Unfortunately the same applies to plastic bottles discarded as recycling systems aren’t in place. This will come as a young developing country learns to deal with it. Even now England still can’t cope with the increasing use of plastic.

However there are still many traditional meadows adorning the Apuseni mountains and long may it last. One can only hope that the agricultural changes are more benign and plans are put in place to make global farming more friendly. The gallery below shows some of the flowers seen in the Matis family’s meadows surrounding their house.

Anyone wishing to visit Rasca (which I thoroughly recommend) can make contact through Romana +40743567782 or email and you can also go to the Romanian tourist information here although it’s only in Romanian unfortunately.

A gallery of some of the views in and around Rasca




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Ancient trees, forest law and foresters

Interesting blog from Charter, for trees, woods and people. The job title ‘forester’ isn’t quite what you think, in fact it is a person that had and can have a very varied job for the King no less. In the medieval period a forest wasn’t necessarily a forest as we know it today but rather a royal hunting ground where the forester protected the game but also apportioned the nature resources of a said forest whether or not it actually had trees or not on it. Read on below and enjoy.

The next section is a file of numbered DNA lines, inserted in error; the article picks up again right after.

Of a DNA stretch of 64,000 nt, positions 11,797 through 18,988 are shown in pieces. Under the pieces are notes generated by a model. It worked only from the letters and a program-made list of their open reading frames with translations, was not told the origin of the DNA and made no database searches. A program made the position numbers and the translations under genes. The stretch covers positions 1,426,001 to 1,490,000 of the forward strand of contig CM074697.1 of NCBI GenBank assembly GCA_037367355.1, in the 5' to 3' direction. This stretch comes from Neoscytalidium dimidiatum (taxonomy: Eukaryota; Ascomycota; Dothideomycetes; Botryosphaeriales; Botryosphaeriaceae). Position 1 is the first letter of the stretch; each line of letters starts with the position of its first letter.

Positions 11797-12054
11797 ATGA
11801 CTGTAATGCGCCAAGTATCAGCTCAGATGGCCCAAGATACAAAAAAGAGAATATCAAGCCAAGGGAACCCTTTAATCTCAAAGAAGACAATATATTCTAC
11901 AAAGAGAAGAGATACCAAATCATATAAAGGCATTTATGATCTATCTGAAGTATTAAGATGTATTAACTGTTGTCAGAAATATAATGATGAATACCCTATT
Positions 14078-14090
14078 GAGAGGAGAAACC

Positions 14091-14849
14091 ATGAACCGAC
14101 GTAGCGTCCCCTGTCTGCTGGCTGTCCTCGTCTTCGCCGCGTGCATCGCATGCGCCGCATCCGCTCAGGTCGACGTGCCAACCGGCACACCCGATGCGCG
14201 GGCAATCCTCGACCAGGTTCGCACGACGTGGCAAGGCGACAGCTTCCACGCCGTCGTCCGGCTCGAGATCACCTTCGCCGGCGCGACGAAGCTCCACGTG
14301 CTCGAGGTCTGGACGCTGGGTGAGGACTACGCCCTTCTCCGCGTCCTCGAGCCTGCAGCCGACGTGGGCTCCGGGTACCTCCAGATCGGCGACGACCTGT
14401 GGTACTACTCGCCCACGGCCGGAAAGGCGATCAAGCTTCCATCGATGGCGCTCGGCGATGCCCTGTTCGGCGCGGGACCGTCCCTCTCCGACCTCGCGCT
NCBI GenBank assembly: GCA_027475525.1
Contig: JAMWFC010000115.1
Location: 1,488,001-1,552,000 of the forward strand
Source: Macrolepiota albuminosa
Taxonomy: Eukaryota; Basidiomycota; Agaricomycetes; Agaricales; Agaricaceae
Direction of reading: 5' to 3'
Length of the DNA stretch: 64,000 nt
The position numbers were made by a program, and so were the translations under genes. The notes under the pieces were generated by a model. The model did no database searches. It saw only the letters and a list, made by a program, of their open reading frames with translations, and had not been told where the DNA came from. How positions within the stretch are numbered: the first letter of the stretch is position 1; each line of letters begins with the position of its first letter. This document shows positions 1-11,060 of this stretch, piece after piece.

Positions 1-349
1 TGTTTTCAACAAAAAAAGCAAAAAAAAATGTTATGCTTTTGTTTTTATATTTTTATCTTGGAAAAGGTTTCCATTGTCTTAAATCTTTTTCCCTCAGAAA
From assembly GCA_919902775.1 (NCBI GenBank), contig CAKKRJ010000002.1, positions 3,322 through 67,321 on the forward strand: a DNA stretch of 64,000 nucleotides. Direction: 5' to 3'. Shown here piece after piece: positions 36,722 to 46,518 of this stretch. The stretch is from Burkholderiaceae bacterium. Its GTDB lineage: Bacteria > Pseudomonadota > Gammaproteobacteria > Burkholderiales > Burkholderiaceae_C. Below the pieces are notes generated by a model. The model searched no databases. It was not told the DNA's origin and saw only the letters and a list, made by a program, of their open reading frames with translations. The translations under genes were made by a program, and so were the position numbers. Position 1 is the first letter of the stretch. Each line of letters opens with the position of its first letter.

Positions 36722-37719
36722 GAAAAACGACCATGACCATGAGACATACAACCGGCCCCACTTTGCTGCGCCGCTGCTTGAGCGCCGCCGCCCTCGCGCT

Ancient Trees Saved by Ancient Laws

How did the Forest Charter of 1217 save trees for the future? Andrew Dunning, a curator of medieval manuscripts at the British Library, explains. Some of the most stunning creations of the Middle Ages are still alive. Think about that for a moment: there are things living today that are over a thousand years old. Britain is dotted with trees planted centuries ago, with over 120,000 listed in the Woodland Trust’s Ancient Tree Inventory. This didn’t happen by accident. These trees were preserved for us by ancient laws.The creation of the Tree Charter this year harks back to an important medieval document: the Forest Charter, originally issued in the name of King Henry III of England on 6 November 1217. It’s different from how we might write environmental legislation, but like the Tree Charter, it was founded on balancing rights.

The Forest Charter, in the version reissued in 1225, with the great seal of King Henry III.The Forest Charter can be thought of as the younger sibling of Magna Carta. One of its primary aims was to regulate the royal forests created by William the Conqueror. These blanketed around a quarter of England during the twelfth and thirteenth centuries. Today, we think of forests as areas covered with trees, but royal forests also included pastures and even villages – indeed, almost the entire county of Essex was declared a royal forest. William wasn’t exactly a conservationist seeking to safeguard England’s trees, and had a specific purpose for his conservation effort. He wanted lands for the crown to hunt wild animals and game, particularly deer, and that meant preserving their habitat.